Lance Armstrong and the Door that Remains Ajar

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The truth was bound to be unearthed. Once acclaimed as one of the greatest athletes of any discipline, Lance Armstrong now leaps to the zenith of the sporting scrapheap. In June 2012, the U.S. Anti-Doping Agency (USADA) charged Armstrong with the consumption of illicit performance enhancing substances. While the American cyclist continued to profess his innocence while trying to quash the USADA’s accusations through the federal courts, yesterday Armstrong made the decision not to persist with any challenge to their claims. It can only be assumed that such a move has been taken in a despairing effort to preserve a measure of dignity in light of some allegedly overwhelming evidence. The quest now begins to find a legitimate winner of the seven consecutive Tour de France titles ‘won’ by Armstrong between 1999 and 2005. Therein lies the difficulty. There doesn’t seem to be any…

The truth was bound to be unearthed. Once acclaimed as one of the greatest athletes of any discipline, Lance Armstrong now leaps to the zenith of the sporting scrapheap. In June 2012, the U.S. Anti-Doping Agency (USADA) charged Armstrong with the consumption of illicit performance enhancing substances. While the American cyclist continued to profess his innocence while trying to quash the USADA’s accusations through the federal courts, yesterday Armstrong made the decision not to persist with any challenge to their claims. It can only be assumed that such a move has been taken in a despairing effort to preserve a measure of dignity in light of some allegedly overwhelming evidence. The quest now begins to find a legitimate winner of the seven consecutive Tour de France titles ‘won’ by Armstrong between 1999 and 2005. Therein lies the difficulty. There doesn’t seem to be any…

Nadzeya Ostapchuk, the Belarussian shot-putter aside, the Olympic Games of 2012 was largely devoid of doping controversies. That is not to say that the questions weren’t asked. China’s Ye Shiwen certainly raised eyebrows as she claimed gold and the world record in the  400m individual medley. Records are there to be broken of course, but when you’re a 16 year-old Olympic debutante who happens to post a faster final 50m than Ryan Lochte who claimed the men’s event in the second-fastest time ever posted, it’s inevitable that the eyebrows began to twitch. Then you have the indomitable Usain Bolt – but who would have the audacity to question him?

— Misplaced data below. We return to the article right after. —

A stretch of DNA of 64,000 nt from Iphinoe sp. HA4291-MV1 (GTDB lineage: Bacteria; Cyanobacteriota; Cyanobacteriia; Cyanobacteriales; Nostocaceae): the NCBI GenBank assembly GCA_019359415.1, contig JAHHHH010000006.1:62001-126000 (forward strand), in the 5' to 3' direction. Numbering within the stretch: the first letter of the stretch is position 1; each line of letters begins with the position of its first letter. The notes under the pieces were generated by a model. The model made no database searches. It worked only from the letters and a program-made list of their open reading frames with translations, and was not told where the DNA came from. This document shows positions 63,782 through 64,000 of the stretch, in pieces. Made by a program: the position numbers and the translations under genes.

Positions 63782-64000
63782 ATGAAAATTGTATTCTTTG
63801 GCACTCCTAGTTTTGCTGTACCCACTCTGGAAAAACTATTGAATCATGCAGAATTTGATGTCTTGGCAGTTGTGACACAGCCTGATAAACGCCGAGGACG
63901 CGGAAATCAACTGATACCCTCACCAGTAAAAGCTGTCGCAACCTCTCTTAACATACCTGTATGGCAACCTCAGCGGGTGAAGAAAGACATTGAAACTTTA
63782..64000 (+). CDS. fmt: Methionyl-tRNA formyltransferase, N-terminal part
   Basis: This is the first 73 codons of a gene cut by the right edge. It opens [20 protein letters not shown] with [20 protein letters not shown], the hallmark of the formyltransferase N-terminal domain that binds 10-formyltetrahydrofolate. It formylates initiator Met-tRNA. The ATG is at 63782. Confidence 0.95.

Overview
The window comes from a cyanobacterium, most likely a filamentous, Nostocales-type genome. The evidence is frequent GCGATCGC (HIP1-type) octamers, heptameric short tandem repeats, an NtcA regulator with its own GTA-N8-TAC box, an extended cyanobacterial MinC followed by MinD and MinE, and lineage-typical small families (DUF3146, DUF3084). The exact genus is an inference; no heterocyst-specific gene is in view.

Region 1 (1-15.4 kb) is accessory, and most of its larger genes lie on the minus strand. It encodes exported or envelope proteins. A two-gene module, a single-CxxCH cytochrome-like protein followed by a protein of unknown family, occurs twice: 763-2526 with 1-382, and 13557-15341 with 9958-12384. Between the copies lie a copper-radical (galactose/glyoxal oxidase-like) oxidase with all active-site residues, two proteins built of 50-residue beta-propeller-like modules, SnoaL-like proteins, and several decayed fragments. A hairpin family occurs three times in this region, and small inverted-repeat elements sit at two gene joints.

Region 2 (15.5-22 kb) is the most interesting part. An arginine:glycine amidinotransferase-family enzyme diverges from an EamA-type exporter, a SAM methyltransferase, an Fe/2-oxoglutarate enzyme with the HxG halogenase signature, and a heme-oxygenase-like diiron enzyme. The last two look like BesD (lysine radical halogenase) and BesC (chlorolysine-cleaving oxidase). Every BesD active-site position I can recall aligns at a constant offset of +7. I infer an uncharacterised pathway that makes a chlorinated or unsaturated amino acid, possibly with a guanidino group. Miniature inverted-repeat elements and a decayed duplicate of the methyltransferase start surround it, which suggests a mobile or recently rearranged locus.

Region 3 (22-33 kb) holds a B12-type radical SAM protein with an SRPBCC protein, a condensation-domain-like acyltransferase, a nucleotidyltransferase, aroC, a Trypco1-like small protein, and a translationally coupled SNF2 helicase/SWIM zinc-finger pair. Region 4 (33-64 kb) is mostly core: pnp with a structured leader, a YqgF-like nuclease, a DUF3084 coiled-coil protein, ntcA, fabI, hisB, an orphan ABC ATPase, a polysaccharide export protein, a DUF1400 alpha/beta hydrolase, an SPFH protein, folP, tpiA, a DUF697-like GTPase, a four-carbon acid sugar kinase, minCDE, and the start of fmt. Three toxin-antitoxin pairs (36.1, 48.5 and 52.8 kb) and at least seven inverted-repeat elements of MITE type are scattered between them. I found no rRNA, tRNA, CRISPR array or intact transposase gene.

Bolt is undoubtedly the saving grace of the athletics movement. His arrival on the international scene came at a time when other, more far-reaching sports were making giant strides that left track and field athletes in their wake. But Bolt had the capacity to transcend athletics. Fans of the English Premier League, the NBA and the Ryder Cup were soon being drawn to his charm and sense of fun that was topped off with an incredible talent. The final 10m of his ground-breaking 100m sprint in the Beijing Olympics will be regarded as one the iconic moments of 21st century sport. Usain Bolt, from a small Caribbean island, is now one the most recognisable and marketable characters in the world.

London 2012 was a tremendous success. But where would it have been without Usain Bolt? We must remember the empty seats were an obvious concern at the outset of the two-week schedule with members of the British Army and local school-children being asked to fill the gaps at the gymnastics and archery. However, they were never needed in the Olympic Park. Yes, Jess Ennis and Mo Farah joined the list of cherished Britons but everybody – including the prawn-sandwich brigade – wanted to see Bolt. Everybody wanted to see Bolt win.